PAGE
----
Marilyn Moon is an expert on health care financing and delivery and specializes in policy analysis and translation of complex findings into materials useful to policymakers and consumers. From 2003 to 2013, she directed the Health Program at the American Institutes for Research (AIR) and from 2013 to 2018 she directed the Center on Aging at AIR. A nationally-known economist and expert on Medicare, aging, consumer health issues, and health care financing, Moon also served as a senior fellow at the Urban Institute, a senior analyst at the Congressional Budget Office and an associate professor at the University of Wisconsin-Milwaukee. From 2008 through 2012 she chaired the Maryland Health Care Commission, and she was a public trustee for the Social Security and Medicare trust funds from 1995 to 2000. She has written extensively on health policy and other social insurance issues; she wrote a column on health reform for the Washington Post in the 1990s. She has served on a number of boards for non-profit organizations, including the Medicare Rights Center, the National Academy of Social Insurance and the Holy Cross Health System. She is a member of the National Academy of Medicine. Moon earned a Ph.D. in economics from the University of Wisconsin–Madison. In 2014, she received the Robert M. Ball award for outstanding achievements in social insurance from the National Academy of Social Insurance.

Elisabeth Rosenthal, MD is the Editor-in-Chief at Kaiser Health News(KHN). She joined KHN in September 2016 after 22 years as a correspondent with The New York Times, where she covered a variety of beats from health care to environment and did a stint in the Beijing bureau. While in China, she covered SARS, bird flu and the emergence of HIV/AIDS in rural areas. Rosenthal’s 2013-14 series, “Paying Till It Hurts,” won many prizes for both health reporting and its creative use of digital tools. Her book, An American Sickness: How Healthcare Became Big Business and How You Can Take It Back (Penguin Random House, 2017), was a New York Times best-seller and a Washington Post notable book of the year. She is a graduate of Stanford University and Harvard Medical School and briefly practiced medicine in a New York City emergency room before converting to journalism.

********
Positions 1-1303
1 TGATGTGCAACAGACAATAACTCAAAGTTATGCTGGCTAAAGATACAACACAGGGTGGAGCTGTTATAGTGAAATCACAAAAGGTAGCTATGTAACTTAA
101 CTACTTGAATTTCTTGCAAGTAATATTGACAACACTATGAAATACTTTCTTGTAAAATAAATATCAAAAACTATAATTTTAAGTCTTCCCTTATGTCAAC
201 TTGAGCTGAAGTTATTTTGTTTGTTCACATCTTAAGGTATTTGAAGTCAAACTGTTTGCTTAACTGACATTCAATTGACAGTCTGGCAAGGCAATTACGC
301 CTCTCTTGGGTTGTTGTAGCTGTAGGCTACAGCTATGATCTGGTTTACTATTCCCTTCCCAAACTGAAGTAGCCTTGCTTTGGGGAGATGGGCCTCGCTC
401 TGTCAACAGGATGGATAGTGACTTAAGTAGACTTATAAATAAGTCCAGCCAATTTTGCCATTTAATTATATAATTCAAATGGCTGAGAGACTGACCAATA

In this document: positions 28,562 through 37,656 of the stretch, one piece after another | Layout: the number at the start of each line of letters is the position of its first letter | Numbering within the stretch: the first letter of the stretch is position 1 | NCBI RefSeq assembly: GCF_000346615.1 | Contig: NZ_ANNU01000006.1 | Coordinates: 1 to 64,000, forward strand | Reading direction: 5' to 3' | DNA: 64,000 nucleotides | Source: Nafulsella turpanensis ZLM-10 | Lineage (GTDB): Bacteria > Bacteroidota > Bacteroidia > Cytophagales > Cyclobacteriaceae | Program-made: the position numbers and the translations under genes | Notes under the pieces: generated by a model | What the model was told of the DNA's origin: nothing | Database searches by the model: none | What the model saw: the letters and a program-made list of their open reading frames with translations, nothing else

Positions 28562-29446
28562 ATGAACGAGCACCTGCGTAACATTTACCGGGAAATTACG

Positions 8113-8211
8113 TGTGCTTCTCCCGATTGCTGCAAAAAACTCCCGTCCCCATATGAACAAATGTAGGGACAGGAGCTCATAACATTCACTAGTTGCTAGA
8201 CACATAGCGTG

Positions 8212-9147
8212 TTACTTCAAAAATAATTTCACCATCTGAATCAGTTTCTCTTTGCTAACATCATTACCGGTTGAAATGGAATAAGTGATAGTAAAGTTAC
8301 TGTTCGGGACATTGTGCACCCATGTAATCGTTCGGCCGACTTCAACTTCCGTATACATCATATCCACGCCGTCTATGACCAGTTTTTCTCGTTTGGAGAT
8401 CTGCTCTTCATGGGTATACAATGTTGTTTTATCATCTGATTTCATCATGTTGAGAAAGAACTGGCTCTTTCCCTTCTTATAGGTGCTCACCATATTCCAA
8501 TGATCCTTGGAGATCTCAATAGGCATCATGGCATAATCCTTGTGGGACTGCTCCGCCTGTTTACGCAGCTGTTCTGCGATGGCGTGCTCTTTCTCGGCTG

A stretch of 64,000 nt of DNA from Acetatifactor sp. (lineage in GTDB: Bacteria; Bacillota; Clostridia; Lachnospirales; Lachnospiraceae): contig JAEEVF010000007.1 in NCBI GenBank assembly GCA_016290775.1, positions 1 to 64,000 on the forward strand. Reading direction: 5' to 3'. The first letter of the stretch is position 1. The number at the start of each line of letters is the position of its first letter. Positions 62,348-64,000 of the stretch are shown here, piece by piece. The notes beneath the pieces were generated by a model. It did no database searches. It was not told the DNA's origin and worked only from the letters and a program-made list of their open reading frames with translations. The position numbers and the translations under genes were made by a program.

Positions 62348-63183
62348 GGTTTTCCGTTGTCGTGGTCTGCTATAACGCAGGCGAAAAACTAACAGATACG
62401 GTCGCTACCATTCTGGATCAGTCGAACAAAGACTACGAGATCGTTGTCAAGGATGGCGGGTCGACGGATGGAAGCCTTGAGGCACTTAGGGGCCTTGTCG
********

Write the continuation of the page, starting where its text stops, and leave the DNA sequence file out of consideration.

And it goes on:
Cori Uccello an actuary and the senior health fellow at the American Academy of Actuaries. She serves as the actuarial profession’s chief public policy liaison on health issues. In this role, she promotes the formulation of sound health policy by providing nonpartisan technical assistance to federal and state policymakers and regulators. Uccello helped lead the Academy’s efforts to provide guidance to federal and state regulators regarding the implementation of various provisions in the Affordable Care Act (ACA), including those related to coverage and market reforms, actuarial value, and risk-sharing mechanisms. Her current work focuses on examining the implications of alternative coverage approaches and proposals to stabilize the market. She served two terms as a commissioner on the Medicare Payment Advisory Commission (MedPAC), was a member of the 2010-2011 Technical Review Panel of the Medicare Trustees Report, and currently serves as a member of CBO’s panel of health advisors and on the technical review panel for CBO’s Health Insurance Simulation Model. She is a graduate of Boston College and received a master’s degree in public policy from Georgetown University.